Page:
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Peace process perspective from Nahr el-Bared

  • 07 February 2008
The view of the peace process in the West Bank is bleak, but the outlook from the refugee camps of Lebanon is even darker. Lebanon, long a playground for regional powers, has threatened to implode since the 2005 assassination of Rafic Hariri. Syria's influence remains strong and many blame Damascus and its local allies for the string of assassinations. Last Sunday's violence, which erupted from street protests over electricity cuts, was one representation of the popular frustration at the political deadlock which engulfs the state.

In the middle of this tense saga are the Palestinian refugees. The 1948 Palestinian exodus had profound regional ramifications. In Lebanon, an influx of around 100 000 people, mainly Sunni Muslims, raised demographic questions which were (and remain) challenging in a state premised on a delicate sectarian balance. Over the years, Arafat's PLO also played a significant role, utilising Lebanon as a theatre for the expression of Palestinian political autonomy under the Cairo Agreement of 1969 and as a base for militia action against Israel. Lebanon's deadly civil war was triggered by external pressures, internal instabilities and — as many Lebanese are quick to point out — the armed Palestinian presence.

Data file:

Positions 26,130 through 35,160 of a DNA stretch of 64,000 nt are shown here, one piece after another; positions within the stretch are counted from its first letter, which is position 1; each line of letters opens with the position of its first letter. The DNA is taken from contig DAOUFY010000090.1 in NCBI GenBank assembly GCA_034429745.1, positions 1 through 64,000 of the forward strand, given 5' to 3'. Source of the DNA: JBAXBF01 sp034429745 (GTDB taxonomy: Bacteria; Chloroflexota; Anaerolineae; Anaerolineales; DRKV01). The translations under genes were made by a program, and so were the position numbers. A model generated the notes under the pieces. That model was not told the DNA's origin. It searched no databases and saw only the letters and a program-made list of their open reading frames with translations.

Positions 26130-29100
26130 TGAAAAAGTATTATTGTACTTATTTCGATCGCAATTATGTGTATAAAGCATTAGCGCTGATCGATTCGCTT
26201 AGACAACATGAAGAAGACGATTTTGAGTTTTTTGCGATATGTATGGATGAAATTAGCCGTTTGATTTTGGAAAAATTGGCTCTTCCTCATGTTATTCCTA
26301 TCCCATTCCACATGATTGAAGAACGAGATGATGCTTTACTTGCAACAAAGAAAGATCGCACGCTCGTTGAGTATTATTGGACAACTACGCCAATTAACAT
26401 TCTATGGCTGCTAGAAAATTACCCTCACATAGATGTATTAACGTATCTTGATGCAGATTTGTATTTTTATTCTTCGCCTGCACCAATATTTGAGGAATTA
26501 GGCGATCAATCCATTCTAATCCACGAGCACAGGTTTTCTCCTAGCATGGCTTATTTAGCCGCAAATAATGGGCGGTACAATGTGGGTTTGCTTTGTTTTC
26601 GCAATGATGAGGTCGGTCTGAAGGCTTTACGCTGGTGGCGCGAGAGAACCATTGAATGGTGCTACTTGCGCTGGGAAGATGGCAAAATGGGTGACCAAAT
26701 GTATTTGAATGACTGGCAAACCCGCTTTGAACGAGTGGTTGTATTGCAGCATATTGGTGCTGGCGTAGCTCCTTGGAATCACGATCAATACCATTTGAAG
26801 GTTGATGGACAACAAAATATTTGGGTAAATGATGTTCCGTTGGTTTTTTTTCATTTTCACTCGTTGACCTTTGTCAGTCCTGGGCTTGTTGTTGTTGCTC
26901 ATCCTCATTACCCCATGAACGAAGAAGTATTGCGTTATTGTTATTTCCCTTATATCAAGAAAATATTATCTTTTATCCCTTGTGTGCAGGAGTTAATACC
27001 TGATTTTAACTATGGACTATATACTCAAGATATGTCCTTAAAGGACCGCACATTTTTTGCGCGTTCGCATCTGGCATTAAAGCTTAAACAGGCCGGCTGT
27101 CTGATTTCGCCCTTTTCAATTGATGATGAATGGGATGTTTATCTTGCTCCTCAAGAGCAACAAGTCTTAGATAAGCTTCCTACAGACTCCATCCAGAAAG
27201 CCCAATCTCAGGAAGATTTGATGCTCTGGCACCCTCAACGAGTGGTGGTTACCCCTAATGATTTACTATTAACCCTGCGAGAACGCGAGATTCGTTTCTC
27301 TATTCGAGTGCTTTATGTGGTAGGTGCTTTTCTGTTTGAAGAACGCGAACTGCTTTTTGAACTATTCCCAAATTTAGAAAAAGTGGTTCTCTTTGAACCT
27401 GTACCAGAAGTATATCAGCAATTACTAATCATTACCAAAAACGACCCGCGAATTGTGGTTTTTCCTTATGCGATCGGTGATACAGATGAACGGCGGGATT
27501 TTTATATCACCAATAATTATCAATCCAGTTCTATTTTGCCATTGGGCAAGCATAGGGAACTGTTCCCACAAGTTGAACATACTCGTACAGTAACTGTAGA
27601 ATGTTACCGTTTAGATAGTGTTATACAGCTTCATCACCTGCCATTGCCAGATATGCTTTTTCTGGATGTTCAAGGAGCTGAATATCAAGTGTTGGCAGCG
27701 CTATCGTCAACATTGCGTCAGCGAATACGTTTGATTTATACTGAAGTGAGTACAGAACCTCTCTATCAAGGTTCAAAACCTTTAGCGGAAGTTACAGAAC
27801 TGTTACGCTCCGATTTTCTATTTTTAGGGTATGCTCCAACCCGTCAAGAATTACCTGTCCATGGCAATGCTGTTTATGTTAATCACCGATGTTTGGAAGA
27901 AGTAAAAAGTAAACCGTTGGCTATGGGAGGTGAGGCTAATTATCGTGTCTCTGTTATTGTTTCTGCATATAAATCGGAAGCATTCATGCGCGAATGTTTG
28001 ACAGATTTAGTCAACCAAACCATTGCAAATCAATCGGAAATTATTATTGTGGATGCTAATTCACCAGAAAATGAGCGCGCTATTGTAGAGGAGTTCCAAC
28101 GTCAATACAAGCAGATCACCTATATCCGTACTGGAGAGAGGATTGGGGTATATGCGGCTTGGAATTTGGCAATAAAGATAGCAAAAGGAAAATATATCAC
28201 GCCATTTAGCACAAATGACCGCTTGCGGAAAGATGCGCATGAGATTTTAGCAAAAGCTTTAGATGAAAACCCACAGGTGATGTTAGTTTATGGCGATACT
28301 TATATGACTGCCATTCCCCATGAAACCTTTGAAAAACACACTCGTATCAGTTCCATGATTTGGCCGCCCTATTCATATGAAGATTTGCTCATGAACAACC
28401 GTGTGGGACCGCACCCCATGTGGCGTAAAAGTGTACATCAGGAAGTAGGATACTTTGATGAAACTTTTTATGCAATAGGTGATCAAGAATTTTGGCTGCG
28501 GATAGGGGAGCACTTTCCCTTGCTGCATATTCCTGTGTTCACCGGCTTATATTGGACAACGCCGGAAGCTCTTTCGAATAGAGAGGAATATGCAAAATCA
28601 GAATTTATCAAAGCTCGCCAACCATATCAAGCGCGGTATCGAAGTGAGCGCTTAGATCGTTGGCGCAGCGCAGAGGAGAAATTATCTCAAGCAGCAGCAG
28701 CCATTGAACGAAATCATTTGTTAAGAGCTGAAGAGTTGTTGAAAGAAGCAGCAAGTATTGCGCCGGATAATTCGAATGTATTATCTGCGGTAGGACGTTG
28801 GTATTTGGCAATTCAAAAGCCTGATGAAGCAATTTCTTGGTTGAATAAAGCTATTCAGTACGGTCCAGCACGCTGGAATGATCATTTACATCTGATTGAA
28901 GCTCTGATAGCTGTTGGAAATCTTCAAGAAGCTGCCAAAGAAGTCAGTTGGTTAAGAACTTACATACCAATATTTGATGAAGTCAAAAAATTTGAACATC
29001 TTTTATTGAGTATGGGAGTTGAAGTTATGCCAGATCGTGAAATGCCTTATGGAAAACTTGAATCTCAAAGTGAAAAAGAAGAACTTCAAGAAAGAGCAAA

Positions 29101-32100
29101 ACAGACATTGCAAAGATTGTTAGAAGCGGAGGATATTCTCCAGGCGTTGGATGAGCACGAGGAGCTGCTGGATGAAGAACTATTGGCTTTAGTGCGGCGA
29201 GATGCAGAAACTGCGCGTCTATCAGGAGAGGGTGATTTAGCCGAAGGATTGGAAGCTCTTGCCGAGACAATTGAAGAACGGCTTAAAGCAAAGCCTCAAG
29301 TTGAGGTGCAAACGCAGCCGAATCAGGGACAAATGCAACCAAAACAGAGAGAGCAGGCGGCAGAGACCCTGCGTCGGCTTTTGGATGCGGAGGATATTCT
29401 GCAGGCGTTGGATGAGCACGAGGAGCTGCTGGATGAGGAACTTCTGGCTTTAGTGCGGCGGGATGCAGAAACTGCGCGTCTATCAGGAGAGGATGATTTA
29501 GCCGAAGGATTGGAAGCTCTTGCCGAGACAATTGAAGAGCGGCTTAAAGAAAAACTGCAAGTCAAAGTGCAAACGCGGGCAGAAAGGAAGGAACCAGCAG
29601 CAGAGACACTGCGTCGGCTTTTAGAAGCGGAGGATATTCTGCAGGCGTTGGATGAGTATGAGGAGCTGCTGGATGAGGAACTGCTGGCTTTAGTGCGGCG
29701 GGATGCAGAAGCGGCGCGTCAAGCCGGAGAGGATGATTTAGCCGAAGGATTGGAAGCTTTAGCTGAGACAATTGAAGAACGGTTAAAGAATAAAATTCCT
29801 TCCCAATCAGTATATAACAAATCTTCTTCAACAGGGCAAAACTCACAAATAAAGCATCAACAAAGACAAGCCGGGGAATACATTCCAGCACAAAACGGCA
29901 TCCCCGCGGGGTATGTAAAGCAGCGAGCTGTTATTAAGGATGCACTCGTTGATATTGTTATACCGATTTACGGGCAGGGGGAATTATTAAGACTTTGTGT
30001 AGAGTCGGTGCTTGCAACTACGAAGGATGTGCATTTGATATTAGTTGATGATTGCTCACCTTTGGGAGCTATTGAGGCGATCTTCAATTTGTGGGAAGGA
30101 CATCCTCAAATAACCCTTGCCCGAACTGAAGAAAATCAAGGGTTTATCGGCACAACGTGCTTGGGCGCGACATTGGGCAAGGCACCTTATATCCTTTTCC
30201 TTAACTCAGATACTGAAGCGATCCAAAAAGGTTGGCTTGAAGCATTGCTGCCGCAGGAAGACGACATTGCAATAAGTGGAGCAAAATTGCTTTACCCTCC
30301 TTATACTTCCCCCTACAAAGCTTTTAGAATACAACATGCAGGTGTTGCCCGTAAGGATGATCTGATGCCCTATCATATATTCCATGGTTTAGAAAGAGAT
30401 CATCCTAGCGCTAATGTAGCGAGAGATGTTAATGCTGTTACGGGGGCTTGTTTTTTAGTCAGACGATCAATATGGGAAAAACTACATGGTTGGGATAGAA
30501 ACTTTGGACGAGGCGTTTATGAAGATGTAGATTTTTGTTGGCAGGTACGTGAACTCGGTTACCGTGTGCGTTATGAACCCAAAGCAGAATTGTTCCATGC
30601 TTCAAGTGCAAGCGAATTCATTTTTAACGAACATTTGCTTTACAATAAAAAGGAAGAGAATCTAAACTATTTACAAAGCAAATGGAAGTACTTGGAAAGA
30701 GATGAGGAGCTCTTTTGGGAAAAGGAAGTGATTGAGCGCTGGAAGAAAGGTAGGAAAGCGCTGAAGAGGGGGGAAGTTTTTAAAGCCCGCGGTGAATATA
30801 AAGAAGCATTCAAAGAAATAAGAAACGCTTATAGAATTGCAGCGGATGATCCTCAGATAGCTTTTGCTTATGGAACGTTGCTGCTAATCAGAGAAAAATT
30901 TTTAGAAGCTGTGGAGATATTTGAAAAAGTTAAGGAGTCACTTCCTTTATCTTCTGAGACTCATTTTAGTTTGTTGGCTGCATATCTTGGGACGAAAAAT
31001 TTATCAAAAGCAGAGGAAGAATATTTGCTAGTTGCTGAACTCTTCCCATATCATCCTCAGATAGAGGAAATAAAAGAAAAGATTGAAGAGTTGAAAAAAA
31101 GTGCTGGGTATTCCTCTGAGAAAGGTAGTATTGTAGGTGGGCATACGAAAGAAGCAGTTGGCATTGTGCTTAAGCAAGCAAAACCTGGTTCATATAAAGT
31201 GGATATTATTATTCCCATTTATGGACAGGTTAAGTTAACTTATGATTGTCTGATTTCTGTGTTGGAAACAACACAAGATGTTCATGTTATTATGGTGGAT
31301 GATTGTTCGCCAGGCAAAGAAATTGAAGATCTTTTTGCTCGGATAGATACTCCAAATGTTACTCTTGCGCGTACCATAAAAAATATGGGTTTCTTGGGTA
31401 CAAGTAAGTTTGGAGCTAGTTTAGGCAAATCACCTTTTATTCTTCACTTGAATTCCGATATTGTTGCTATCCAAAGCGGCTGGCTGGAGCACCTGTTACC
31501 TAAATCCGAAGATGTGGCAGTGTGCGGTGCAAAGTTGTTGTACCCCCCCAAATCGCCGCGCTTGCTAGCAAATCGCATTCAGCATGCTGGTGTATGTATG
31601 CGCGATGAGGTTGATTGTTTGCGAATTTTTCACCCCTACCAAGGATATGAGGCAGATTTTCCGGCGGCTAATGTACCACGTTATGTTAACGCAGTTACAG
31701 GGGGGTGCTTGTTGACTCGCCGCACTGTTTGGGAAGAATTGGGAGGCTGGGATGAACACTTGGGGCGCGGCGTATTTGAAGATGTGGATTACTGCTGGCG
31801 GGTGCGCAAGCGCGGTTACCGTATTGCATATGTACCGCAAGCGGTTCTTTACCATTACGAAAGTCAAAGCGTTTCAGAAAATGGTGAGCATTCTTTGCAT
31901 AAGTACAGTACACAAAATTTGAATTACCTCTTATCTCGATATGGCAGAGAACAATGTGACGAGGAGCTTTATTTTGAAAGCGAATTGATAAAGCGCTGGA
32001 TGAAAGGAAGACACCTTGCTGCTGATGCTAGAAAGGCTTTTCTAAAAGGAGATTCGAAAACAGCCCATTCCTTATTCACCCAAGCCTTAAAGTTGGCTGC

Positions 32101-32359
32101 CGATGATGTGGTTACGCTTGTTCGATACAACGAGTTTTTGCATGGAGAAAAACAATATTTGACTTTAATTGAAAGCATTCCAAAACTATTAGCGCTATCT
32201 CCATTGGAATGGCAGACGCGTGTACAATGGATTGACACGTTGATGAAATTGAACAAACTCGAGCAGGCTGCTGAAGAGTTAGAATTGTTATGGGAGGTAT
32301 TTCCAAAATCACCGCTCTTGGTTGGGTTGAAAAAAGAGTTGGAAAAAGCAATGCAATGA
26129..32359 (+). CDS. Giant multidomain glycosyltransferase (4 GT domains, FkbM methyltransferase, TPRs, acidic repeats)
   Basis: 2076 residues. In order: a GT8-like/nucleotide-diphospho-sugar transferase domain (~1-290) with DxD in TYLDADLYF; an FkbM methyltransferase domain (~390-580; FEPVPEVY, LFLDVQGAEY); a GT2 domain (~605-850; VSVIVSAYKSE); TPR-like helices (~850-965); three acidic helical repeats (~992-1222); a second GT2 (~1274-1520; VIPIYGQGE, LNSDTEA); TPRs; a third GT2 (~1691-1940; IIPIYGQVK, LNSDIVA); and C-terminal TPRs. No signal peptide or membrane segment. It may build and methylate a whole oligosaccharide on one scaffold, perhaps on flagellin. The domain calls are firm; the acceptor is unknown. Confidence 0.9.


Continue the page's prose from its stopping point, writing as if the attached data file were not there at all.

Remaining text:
In 2008, these factors still combine to make Lebanon one of the Middle East's most volatile states. In an era of heightened regional tensions between Sunni and Shia communities, Lebanon stands at the frontline. The mood in Beirut is one of frustration and quiet depression. One does not need to be proficient in Arabic to grasp the intention behind Khalas (enough) and Salam (peace) which are the constant refrain of Beirut's cab drivers, commuters and coffee drinkers.

The political elites which have failed, on 13 occasions, to elect a president draw the condemnation of the people they are meant to serve. The dangerous turn in recent violence — the targeting of a US vehicle, the deaths at Sunday's protests and yet another car bomb aimed at destabilising the Army which is the last bastion of Lebanese authority— does not bode well.

In this climate, expecting Lebanon to ameliorate the suffering of the Palestinian refugees is an enormous request. However, their situation only exacerbates an already unstable situation. In Lebanon, some 150 000 refugees (of a community of around 350 000) reside in a series of official camps.

In the northern camp of Nahr el-Bared, the situation is critical. This camp was entirely destroyed